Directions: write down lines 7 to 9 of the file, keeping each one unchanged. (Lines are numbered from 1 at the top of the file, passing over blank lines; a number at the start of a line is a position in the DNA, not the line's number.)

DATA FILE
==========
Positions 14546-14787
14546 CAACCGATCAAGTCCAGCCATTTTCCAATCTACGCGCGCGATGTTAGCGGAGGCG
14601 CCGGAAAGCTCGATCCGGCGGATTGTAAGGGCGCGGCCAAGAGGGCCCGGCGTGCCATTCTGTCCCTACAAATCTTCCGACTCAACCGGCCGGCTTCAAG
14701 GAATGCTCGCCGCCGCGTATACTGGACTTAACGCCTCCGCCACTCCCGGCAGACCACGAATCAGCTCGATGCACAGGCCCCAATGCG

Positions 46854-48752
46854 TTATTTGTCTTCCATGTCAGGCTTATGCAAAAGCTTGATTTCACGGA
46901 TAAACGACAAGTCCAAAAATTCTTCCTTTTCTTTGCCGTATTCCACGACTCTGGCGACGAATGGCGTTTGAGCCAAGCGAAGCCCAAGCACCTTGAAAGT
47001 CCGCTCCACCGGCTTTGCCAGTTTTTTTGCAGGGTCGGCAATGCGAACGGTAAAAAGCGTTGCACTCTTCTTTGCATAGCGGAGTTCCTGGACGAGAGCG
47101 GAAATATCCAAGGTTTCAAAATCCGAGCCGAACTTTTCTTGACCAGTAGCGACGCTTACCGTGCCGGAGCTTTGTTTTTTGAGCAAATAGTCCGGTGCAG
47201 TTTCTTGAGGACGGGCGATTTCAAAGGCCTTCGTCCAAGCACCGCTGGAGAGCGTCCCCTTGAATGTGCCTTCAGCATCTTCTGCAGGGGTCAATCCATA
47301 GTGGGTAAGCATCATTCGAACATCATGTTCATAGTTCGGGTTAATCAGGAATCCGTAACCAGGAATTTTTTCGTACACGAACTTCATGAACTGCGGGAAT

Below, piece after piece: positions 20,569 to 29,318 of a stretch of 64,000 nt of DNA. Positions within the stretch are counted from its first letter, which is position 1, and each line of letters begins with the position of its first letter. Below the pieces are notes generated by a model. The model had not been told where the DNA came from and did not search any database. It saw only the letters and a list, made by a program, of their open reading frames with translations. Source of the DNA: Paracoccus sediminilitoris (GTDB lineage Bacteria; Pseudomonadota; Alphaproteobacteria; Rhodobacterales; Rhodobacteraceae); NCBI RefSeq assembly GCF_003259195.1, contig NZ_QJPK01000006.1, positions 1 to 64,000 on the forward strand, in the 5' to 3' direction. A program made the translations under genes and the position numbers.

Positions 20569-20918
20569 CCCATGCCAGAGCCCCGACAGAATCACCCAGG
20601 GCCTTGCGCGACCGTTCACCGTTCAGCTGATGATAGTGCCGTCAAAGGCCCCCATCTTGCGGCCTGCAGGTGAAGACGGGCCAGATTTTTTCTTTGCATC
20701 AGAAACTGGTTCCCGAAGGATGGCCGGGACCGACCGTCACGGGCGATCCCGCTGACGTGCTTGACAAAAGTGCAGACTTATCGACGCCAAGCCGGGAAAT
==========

46901 TAAACGACAAGTCCAAAAATTCTTCCTTTTCTTTGCCGTATTCCACGACTCTGGCGACGAATGGCGTTTGAGCCAAGCGAAGCCCAAGCACCTTGAAAGT
47001 CCGCTCCACCGGCTTTGCCAGTTTTTTTGCAGGGTCGGCAATGCGAACGGTAAAAAGCGTTGCACTCTTCTTTGCATAGCGGAGTTCCTGGACGAGAGCG
47101 GAAATATCCAAGGTTTCAAAATCCGAGCCGAACTTTTCTTGACCAGTAGCGACGCTTACCGTGCCGGAGCTTTGTTTTTTGAGCAAATAGTCCGGTGCAG